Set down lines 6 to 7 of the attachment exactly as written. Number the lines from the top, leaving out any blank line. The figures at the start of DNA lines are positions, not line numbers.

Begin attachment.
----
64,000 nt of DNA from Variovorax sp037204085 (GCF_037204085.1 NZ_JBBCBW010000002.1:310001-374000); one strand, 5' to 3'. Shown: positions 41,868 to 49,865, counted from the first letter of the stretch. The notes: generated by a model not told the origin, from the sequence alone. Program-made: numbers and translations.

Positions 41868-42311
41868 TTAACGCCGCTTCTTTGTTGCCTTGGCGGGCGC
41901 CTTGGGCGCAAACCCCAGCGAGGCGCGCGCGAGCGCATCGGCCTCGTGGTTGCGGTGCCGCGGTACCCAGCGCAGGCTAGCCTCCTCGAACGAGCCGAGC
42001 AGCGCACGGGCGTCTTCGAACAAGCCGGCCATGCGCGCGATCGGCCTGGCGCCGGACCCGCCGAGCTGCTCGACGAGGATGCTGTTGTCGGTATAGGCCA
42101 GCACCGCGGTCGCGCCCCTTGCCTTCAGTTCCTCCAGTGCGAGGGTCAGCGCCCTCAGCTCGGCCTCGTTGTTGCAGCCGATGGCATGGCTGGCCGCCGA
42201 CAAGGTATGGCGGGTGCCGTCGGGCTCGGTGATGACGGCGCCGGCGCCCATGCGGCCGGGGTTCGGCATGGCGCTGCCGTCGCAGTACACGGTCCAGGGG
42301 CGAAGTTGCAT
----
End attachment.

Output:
42101 GCACCGCGGTCGCGCCCCTTGCCTTCAGTTCCTCCAGTGCGAGGGTCAGCGCCCTCAGCTCGGCCTCGTTGTTGCAGCCGATGGCATGGCTGGCCGCCGA
42201 CAAGGTATGGCGGGTGCCGTCGGGCTCGGTGATGACGGCGCCGGCGCCCATGCGGCCGGGGTTCGGCATGGCGCTGCCGTCGCAGTACACGGTCCAGGGG